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This article was published 20/8/2014 (1039 days ago), so information in it may no longer be current.
It has been over a month since a Malaysia Airlines plane carrying 298 people was shot down above eastern Ukraine on July 17, but little progress has been made in getting to the bottom of what really happened. The situation is cause for grave concern.
Early this month, Dutch Prime Minister Mark Rutte withdrew an international investigation team the Netherlands leads from Ukraine, saying it was impossible to ensure the team’s safety.
Fierce fighting continues to rage between armed pro-Russia rebels and Ukrainian military forces around the rebel-controlled crash site and the nearby cities of Donetsk and Lugansk. The death toll, including civilians, is now greater than 2,000.
Malaysian authorities say an investigation into the downing is less than halfway completed. Many bodies have yet to be recovered, and many of the recovered bodies have yet to be identified, according to reports.
The results of investigations, including an analysis of the black boxes recovered from the wreckage of the aircraft, will be released no sooner than early September. However, there is serious concern over how much will be revealed regarding the matter.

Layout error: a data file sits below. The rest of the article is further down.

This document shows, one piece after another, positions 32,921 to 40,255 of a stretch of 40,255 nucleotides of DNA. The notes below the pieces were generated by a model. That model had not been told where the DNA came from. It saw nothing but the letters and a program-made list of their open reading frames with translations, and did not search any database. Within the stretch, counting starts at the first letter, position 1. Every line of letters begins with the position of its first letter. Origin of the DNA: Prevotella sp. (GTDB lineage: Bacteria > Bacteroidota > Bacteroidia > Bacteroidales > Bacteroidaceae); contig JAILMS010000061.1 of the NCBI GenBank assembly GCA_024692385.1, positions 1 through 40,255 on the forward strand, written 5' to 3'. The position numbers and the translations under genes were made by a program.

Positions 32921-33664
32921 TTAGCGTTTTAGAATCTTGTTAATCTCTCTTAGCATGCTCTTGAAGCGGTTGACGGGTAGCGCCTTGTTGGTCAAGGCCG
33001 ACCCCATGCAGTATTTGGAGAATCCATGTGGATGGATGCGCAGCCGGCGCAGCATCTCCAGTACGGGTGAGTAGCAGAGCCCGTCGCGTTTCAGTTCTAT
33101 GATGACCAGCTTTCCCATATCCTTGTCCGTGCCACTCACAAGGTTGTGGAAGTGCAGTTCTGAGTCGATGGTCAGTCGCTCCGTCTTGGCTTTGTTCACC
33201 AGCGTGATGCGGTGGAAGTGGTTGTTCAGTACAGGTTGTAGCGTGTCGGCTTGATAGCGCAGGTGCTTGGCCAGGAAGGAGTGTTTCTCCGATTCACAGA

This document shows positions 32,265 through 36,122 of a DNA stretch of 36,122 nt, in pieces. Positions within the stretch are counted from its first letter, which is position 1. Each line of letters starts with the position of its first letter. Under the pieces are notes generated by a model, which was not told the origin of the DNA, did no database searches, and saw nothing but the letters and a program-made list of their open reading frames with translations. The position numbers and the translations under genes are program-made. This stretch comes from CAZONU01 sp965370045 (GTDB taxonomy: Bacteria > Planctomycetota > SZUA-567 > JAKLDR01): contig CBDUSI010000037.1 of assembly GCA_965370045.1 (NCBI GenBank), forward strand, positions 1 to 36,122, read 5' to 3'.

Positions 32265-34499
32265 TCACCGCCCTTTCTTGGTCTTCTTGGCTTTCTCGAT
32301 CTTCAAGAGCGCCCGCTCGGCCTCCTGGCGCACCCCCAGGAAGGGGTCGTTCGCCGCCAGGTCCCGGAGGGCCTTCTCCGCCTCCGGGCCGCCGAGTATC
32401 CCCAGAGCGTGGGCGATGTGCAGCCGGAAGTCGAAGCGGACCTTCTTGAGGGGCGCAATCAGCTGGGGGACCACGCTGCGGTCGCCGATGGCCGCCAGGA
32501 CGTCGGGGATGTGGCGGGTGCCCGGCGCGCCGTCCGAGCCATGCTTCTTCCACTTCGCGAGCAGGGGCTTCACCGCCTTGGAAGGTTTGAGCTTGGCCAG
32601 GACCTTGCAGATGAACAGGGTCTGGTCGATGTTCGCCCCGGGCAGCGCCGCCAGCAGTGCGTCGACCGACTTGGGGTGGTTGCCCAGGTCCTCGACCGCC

In order to resume the investigations and stop the further killings of civilians, the Ukrainian military and the armed rebels should try to bring about a ceasefire as quickly as possible.
However, there is deep-rooted mutual distrust between two camps: the United States and European countries, on which the Ukrainian government relies, and Russia, which provides support to the armed rebels.
The United States and other countries said the civilian plane was mistakenly attacked by rebels with a surface-to-air missile, presenting satellite photos and other materials as evidence. Russia, for its part, has been adamant that the passenger plane was accidentally shot down by Ukrainian military aircraft.
The crux of the distrust the United States and European countries have toward Russia is the fact that Russian President Vladimir Putin’s government — which unilaterally annexed the Crimean Peninsula this spring — has continued behind-the-scenes military interventions in eastern Ukraine, jolting the pro-Europe government of Ukrainian President Petro Poroshenko.
A senior leader of the rebel group has announced they were joined by 1,200 fighters who were trained in Russia for extended periods, as well as many tanks and armored vehicles.
Russia has sent massive amounts of food, medicine, generators and other humanitarian aid to eastern Ukraine, a move believed to be aimed at expanding its sphere of influence.
"We are going to do everything within our power to end the military conflict as soon as possible," Putin said last week, referring to a ceasefire in eastern Ukraine.
If he really believes that, Putin should put his words into action. The Russian president must make earnest efforts to persuade the rebels into agreeing to a ceasefire and cooperating with the international investigation team.
The impact of sanctions the United States and European nations imposed in late July has been steadily spreading in the Russian energy and financial sectors.
While maintaining this pressure on Russia, countries concerned should hold repeated talks with Moscow to bring about a breakthrough toward realizing a stabilized Ukraine.
—The Yomiuri Shimbun